In one day, Egg Harbor Township’s fleet of 145 school buses makes 800 runs carrying thousands of children to and from school. In a year, the buses cover 1.2 million miles of road over the township’s 68 square miles and beyond.

But bus accidents here are rare, at about three a year and none fatal in the 25 years Warren “Skip” Fipp has led the Egg Harbor Township School District’s Transportation Department.

Following a deadly school bus crash May 17 in North Jersey, there has been a renewed focus on school bus safety in the state. Last week, the National Transportation Safety Board made a recommendation to states such as New Jersey that don’t require three-point harnesses, also called shoulder and lap belts, to install them on buses.

Even without further action, national data show school buses are still the safest way to transport students.

Thomas Brabson, chairman of emergency medical services at AtlantiCare, said seat belts can prevent serious injury for students on school buses.

“The advantage of the lap belts, as we learned from the last crash, is it at least keeps the students in their seats,” Brabson said. “The downside is they need to be properly placed.”

He said the three-point harness adds an additional layer of protection as it prevents the upper body from being projected forward and hitting the back of the seat in front of it. Brabson said it won’t matter if school buses have seat belts if they aren’t being used properly.

“You can have the seat belts, but if there’s not a mechanism to make sure they’re properly buckled in each time, then the seat belt’s not going to do anything,” he said.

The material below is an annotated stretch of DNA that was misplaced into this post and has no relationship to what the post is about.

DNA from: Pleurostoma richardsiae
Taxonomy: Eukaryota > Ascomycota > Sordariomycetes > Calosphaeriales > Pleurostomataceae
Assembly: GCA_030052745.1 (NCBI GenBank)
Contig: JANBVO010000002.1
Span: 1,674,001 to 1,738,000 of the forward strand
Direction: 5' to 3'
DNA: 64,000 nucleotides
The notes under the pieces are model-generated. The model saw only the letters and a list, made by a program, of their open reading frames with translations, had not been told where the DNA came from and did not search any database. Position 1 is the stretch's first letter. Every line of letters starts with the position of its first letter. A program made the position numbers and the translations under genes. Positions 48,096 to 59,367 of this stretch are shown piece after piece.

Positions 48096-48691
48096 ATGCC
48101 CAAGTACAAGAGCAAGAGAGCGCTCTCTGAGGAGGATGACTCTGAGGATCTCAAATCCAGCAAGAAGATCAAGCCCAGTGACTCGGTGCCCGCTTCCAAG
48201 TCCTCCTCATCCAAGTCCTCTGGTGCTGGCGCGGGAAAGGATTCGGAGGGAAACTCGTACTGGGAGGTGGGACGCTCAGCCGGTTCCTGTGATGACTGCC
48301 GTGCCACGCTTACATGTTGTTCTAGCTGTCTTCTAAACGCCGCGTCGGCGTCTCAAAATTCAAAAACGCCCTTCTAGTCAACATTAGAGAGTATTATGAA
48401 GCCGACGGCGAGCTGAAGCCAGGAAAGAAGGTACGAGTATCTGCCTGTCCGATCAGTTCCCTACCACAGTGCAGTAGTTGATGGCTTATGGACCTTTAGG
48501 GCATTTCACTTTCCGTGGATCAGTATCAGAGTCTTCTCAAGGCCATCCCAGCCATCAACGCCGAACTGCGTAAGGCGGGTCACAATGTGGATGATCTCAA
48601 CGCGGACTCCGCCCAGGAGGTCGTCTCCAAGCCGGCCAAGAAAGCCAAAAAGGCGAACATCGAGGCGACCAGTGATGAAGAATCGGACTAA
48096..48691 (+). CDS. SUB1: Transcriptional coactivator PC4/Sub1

Since 1993, school buses in New Jersey are required to have lap belts, and each year, laws and regulations are added or updated to promote safety, Fipp said.

“I think we do a great job,” Fipp said of the state.

Prior to the Mount Olive crash, the last time a student in New Jersey died in a school bus collision in New Jersey was in 2012 in Chesterfield, Mercer County.

Fipp said shoulder belts are “a no-brainer,” but they are costly — an additional $10,000 for a 54-passenger bus. He also had a concern about transitioning the height of the shoulder belt between older and younger students due to their height differences. Brabson countered this point by stating they would at least keep the body from moving forward.

The NTSB recommendation isn’t binding, and the National Highway Traffic Safety Administration hasn’t made a move to require them. Fipp said that currently, school buses are designed with an extended, foam seat back that will protect students in a crash. He said if more funding becomes available, the three-point harnesses are certainly a consideration for Egg Harbor Township school buses.

Bus safety requirements in New Jersey have been expanding for years. Fipp said that most recently, New Jersey passed Abigail’s Law, requiring new buses to have sensors that will detect if a person or object is too close to the bus before it moves from a stopped position.

State law also requires that every six months the New Jersey Motor Vehicle Commission do a 180-point inspection on the buses in the township’s fleet.

Fipp said bus safety is a priority for Egg Harbor Township, which is why in 1992, the school district led the way in implementing lap belts on its buses a year before state law mandated it. School buses in the township now have cameras inside to monitor students and drivers, and this year, five buses were part of a GPS test program.

A director of transportation for Resorts and Trump casinos during the 1980s, Fipp said the buses are his limos and the children his guests.

“The challenges are just making sure everything runs smooth,” he said.

Contact: 609-272-7251 CLowe@pressofac.com Twitter @clairelowe

Staff Writer

I began covering South Jersey in 2008 after graduating from Rowan University with a degree in journalism. I joined The Press in 2015. In 2013, I was awarded a NJPA award for feature writing as a reporter for The Current of Hamilton Township.

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